We gave it a B-
10/15/14 - 1/1/70
- TV Show
- Grant Gustin, Danielle Panabaker, Candice Patton
- The CW
- Current Status
- In Season
“The Elongated Knight Rises” is a good example of everything that’s working and not working about The Flash‘s current season. Season 3 drained the show of its joie de vivre, turning an ebullient series into a dour slog, and season 4 has taken steps to correct that. No matter what, almost every episode has felt rather bubbly and has had a lot of heart — and that’s definitely the case in tonight’s episode, which features several fun scenes with the characters. Unfortunately, in the process of fixing that tonal problem, the show has lost its sense of direction, and it’s hard to understand some of its plot choices, which is also evident in this episode.
Let’s start with the good: With Barry stuck in prison, it’s up to the rest of Team Flash to step up to the plate to defend the city. This means it’s time for Ralph Dibny to show us what he’s learned over the past few months of Hero School under Barry’s tutelage. When the episode opens, Ralph easily, and somewhat recklessly, handles a hostage situation. He gains points for making sure the hostages were safe before confronting the bad guy but loses a couple for his arrogance. Believing himself invisible, he carelessly (yet amusingly) banters with the hostage taker before impulsively yanking the guy’s bomb from his chest and absorbing the subsequent explosion.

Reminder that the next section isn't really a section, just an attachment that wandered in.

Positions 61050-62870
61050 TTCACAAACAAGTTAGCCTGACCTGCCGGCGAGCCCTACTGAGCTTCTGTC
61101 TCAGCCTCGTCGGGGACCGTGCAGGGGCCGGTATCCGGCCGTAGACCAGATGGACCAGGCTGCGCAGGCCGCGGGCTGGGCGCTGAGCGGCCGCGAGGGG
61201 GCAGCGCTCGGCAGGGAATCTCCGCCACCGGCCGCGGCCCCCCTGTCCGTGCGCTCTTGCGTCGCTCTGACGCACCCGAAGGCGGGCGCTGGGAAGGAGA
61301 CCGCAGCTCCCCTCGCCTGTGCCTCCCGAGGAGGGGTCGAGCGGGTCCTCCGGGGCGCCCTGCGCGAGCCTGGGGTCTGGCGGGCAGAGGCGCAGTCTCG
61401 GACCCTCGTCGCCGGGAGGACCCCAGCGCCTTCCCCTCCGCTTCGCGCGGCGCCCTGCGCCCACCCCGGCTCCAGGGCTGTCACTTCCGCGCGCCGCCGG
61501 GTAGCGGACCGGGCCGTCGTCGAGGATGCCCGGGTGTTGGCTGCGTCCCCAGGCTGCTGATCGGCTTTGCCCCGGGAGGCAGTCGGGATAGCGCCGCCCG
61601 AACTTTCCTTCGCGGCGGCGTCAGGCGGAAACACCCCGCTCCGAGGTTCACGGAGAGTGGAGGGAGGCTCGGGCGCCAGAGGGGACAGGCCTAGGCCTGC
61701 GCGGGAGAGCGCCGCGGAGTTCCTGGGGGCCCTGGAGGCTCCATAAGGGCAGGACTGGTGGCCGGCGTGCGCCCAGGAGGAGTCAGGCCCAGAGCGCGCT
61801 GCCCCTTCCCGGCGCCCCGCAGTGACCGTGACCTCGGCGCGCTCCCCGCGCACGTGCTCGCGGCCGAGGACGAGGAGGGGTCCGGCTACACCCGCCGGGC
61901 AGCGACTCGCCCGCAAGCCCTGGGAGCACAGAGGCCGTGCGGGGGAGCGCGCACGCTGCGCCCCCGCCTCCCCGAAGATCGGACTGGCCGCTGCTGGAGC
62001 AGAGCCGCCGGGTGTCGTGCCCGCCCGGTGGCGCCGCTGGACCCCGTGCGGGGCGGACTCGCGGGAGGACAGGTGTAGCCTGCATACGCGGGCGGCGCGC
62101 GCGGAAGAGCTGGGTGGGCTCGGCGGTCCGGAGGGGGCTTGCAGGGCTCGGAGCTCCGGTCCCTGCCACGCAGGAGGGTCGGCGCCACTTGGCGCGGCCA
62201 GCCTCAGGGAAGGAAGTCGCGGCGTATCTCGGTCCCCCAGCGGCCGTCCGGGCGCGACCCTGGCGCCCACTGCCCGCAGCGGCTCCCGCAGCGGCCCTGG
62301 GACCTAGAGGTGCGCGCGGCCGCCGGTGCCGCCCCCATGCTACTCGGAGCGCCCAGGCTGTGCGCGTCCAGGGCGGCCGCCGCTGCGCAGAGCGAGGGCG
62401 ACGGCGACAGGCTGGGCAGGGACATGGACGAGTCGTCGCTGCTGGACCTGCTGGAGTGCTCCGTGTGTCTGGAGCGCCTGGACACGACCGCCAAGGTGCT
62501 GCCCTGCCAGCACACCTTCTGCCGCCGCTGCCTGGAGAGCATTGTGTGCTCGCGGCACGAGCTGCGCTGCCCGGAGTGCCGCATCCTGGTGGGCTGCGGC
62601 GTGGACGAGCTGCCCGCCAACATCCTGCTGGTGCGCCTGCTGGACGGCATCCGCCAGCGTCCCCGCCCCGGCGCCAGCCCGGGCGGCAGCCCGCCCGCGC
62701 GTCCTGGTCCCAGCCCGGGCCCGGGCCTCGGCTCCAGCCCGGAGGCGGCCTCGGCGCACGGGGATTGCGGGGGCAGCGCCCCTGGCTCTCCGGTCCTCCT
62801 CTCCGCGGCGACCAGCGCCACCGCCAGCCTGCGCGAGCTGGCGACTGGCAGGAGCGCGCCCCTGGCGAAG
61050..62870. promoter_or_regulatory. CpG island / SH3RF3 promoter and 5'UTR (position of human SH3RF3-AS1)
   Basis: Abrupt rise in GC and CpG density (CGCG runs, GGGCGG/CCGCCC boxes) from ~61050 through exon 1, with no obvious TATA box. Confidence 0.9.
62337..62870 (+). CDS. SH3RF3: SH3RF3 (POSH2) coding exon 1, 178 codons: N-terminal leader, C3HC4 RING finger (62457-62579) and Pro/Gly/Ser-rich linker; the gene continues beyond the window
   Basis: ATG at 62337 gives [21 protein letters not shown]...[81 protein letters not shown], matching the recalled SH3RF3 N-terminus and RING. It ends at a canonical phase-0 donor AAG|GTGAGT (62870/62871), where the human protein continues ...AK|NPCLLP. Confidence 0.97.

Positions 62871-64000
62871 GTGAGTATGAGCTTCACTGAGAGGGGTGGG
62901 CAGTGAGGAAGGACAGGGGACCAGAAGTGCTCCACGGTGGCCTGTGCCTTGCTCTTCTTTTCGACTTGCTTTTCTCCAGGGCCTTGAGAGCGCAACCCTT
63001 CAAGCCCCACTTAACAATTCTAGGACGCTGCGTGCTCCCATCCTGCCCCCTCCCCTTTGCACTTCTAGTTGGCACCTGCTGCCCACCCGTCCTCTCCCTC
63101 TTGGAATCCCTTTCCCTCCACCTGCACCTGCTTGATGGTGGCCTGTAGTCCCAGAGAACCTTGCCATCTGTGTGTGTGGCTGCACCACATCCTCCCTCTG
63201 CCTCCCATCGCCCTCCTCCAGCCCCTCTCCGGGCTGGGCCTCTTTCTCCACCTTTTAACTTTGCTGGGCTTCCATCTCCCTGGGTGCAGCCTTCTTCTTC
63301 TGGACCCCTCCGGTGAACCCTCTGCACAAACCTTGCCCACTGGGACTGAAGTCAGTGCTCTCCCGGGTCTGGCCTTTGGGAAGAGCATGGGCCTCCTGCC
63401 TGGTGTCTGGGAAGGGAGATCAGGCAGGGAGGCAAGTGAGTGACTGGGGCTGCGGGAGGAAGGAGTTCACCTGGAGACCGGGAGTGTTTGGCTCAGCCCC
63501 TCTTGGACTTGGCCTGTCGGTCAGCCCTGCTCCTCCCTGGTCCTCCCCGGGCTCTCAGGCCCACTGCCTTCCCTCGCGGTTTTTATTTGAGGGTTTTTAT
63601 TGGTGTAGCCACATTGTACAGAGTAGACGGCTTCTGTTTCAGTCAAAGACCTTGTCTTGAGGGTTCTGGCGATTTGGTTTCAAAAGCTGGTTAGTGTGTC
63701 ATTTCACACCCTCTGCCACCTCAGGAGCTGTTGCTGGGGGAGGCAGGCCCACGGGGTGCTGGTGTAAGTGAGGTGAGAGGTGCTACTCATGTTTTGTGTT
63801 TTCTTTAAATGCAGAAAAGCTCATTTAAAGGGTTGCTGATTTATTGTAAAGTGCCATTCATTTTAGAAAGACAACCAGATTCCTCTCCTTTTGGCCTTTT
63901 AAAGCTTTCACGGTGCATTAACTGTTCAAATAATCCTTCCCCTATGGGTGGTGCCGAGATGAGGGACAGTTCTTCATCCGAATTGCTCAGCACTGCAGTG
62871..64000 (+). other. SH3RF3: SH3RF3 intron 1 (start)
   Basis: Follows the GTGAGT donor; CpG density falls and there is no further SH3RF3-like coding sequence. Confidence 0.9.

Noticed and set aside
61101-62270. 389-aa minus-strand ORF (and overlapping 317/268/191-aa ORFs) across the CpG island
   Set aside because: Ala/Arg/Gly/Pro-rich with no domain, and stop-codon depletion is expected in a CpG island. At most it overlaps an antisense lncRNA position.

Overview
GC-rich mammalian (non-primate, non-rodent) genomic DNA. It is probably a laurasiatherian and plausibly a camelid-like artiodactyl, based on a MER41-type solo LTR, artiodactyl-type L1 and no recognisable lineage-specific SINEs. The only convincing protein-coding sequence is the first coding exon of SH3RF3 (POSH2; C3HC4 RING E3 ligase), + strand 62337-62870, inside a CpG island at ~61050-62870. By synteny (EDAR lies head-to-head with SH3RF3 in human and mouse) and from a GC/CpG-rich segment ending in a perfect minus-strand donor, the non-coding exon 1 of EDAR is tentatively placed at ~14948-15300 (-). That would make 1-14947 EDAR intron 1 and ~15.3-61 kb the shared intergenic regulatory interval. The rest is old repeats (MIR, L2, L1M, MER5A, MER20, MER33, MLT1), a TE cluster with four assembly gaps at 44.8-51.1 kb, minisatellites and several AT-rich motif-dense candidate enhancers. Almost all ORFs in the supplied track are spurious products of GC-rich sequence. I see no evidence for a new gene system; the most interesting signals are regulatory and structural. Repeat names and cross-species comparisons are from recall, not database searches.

Sure, he saved the day, but what if he hadn’t been able to contain the explosion? That’s what Iris brings up when a victorious Ralph returns to S.T.A.R. Labs after saving the day and giving an interview to a local news station. Iris is concerned that Ralph is getting too cocky, but he ignores her because he’s riding the superhero high.
If you watch this show (or any series), you know that Ralph is due for a humbling experience, and that’s exactly what happens tonight, courtesy of the return of the Trickster. No, not Mark Hamill’s deliriously wacky baddie Jesse, but his son Axel, who manages to escape from prison with some help from his mother Zoey Clark. We learn that Zoey is the Bonnie to OG Trickster’s Clyde. Here, she breaks her son out because she wants them to flee Central City and live free lives, but Axel is more concerned with gaining his absentee father’s respect. Usually, The Flash barely tries to give its episodic villains motivation outside revenge, but I found the Axel’s decision to don the Trickster outfit once gain in order to get his father’s attention rather compelling and understandable.